Missouri State crashes the Sweet 16 as 11 seed
NEW YORK (AP) — The Sweet 16 is set and Missouri State is crashing the party for the first time in 18 years.
The 11th-seeded Lady Bears last made it this far in 2001 behind now-assistant coach Jackie Stiles during the team’s historic Final Four run. They are the only double-digit seed to reach the regional semifinals after knocking off Iowa State on the Cyclones’ home court. It’s the ninth time in 10 years that a team seeded 10 or lower has reached the Sweet 16.
Missouri State had gone one-and-done in its previous four NCAA appearances.
“Wow. That was amazing,” said Missouri State coach Kellie Harper, who won three national championships as a point guard under Pat Summitt at Tennessee. “We did it our way. This is a dream come true.”
While Notre Dame and Baylor cruised to easy victories, Missouri State wasn’t the only lower seed to advance. Six seeds UCLA and South Dakota State also pulled off surprising wins, beating Maryland and Syracuse, respectively, on their home courts. It’s the first trip to the Sweet 16 ever for the Jackrabbits.
“It’s a great, great, great day to be a Jackrabbit,” said South Dakota State coach Aaron Johnston, who suffered a fat lip in the postgame celebration.
Next up, UCLA will try to do something the school has never done — beat UConn. The Huskies have won all five meetings, including a 15-point win in the Sweet 16 in 2017. The Huskies won at UCLA by 18 points last year.
The Pac-12 had five of its six teams advance to the round of 16 — the most of any conference. Oregon State will join UCLA in Albany, New York. Oregon and Arizona State advance to play in Portland, Oregon, on Sunday. Stanford rallied to beat BYU and reach the Chicago Regional.
“For five teams to be in the Sweet 16 is a great statement about our league,” Stanford coach Tara VanDerveer said. “Congrats to UCLA and Oregon State. That’s awesome.”
It’s the second time in three years that the Pac-12 has had five teams in the Sweet 16. The SEC and ACC each have three teams, with the Big 12, Big Ten, American, Missouri Valley and Summit all having one team.
Three of the finalists for the Lisa Leslie Award, given to the best center in the country, are still playing. Baylor’s Kalani Brown, Mississippi State’s Teaira McCowan and Iowa’s Megan Gustafson are still around. If the Lady Bears and the Hawkeyes win their next games, Brown and Gustafson will square off. McCowan could potentially face off with either one if two of the teams reach the Final Four.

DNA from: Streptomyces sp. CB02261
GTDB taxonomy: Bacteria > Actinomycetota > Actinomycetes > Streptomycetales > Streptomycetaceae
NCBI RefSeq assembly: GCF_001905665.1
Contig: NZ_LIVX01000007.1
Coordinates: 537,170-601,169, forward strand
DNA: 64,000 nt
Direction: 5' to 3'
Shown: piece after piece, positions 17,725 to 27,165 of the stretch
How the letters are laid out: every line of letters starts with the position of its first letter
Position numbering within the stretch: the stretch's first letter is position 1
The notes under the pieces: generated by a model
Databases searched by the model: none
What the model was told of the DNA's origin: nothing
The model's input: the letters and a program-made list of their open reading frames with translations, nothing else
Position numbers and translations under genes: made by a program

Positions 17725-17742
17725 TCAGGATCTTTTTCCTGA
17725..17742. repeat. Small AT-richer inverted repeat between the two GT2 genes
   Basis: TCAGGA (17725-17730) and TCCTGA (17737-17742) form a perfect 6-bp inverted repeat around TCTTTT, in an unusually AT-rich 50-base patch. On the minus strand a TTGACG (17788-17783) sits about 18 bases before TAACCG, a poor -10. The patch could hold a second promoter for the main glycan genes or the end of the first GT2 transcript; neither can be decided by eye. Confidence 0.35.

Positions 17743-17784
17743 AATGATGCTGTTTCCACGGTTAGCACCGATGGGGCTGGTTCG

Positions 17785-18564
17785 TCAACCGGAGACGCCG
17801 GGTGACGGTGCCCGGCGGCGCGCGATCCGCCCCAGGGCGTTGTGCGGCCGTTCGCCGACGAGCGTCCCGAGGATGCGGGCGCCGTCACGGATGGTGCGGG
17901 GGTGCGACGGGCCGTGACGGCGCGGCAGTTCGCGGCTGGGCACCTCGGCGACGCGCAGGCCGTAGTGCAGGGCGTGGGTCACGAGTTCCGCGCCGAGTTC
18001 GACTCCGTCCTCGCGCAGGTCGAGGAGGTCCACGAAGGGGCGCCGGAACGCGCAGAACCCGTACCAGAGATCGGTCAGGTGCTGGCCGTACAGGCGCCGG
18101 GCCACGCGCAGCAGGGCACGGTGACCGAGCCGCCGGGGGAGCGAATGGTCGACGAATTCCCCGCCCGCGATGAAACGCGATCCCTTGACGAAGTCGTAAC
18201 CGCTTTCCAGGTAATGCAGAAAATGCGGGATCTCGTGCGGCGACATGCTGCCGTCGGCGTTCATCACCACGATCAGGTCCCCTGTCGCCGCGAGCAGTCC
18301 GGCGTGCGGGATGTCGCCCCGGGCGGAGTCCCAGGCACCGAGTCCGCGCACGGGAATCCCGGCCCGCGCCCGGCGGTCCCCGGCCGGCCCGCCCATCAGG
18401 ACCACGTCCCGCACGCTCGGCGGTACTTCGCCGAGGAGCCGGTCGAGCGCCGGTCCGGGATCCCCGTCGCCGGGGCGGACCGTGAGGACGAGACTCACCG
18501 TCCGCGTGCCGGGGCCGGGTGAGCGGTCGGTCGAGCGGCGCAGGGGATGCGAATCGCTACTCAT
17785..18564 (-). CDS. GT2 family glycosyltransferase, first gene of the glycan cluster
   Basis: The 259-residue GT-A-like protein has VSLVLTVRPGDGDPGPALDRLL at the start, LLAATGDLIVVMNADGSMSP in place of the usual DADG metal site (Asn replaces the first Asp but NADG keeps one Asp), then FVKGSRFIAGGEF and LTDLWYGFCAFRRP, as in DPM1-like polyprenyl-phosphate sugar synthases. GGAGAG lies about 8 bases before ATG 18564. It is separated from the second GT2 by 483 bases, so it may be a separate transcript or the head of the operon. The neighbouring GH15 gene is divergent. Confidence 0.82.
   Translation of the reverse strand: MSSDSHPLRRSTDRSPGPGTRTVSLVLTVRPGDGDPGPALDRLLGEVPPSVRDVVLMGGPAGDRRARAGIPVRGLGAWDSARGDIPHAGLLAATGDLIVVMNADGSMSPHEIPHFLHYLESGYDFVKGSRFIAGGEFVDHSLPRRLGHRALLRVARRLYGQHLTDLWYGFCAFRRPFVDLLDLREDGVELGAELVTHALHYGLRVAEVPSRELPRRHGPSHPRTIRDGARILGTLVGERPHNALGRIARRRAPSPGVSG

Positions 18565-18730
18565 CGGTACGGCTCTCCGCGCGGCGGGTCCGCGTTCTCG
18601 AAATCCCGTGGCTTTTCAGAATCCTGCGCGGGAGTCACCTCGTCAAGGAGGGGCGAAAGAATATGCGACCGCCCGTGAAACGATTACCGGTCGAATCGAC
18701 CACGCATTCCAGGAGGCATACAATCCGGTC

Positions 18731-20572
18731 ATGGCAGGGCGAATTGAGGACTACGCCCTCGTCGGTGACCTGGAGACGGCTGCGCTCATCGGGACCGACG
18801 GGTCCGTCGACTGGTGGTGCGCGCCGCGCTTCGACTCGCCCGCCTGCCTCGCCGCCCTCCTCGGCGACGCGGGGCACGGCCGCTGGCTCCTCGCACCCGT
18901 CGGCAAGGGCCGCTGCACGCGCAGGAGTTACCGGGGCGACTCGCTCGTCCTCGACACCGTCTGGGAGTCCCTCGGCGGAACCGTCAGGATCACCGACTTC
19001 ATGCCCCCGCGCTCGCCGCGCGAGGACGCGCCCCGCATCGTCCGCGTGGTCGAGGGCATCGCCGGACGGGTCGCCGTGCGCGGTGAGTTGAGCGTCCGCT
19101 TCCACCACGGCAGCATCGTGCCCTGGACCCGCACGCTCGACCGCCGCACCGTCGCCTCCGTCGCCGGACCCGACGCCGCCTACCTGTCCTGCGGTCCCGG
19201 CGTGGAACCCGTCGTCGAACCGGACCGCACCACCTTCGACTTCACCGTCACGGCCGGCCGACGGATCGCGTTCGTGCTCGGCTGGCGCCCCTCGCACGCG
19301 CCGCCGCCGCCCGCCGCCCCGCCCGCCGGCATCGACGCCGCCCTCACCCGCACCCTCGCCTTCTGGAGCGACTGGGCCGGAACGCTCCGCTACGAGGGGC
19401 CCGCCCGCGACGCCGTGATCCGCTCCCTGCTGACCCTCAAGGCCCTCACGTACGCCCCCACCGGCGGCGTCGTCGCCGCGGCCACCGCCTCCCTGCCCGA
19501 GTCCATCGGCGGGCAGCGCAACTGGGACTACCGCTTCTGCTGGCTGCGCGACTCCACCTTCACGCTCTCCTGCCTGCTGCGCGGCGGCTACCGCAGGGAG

Fans turned out, with no better place than Iowa’s Carver-Hawkeye Arena. The two-day total of 23,096 in Iowa City set a record for combined first- and second-round attendance, topping South Carolina (21,129 in 2015). They showed up to watch the Hawkeyes and Gustafson, the women’s Division I leading scorer this season.
Iowa drew an average of 11,548 over the first two rounds. The average attendance at the 16 sites was 5,299 — the highest average attendance for the opening rounds since 2008.
In 2015, the top 16 seeds were rewarded by hosting the first two rounds of the NCAA Tournament with “the hope that the move would create a better in-arena atmosphere” and “improve attendance,” said Rhonda Lundin Bennett, chair of the Division I Women’s Basketball Committee.
She’s looking forward to the upcoming rounds after “three overtime games and competitive contests across the board.”
Iowa State star Bridget Carleton had 31 points in the loss to Missouri State. She finished just seven points shy of tying Angie Welle’s career scoring record at the school with 2,149 points.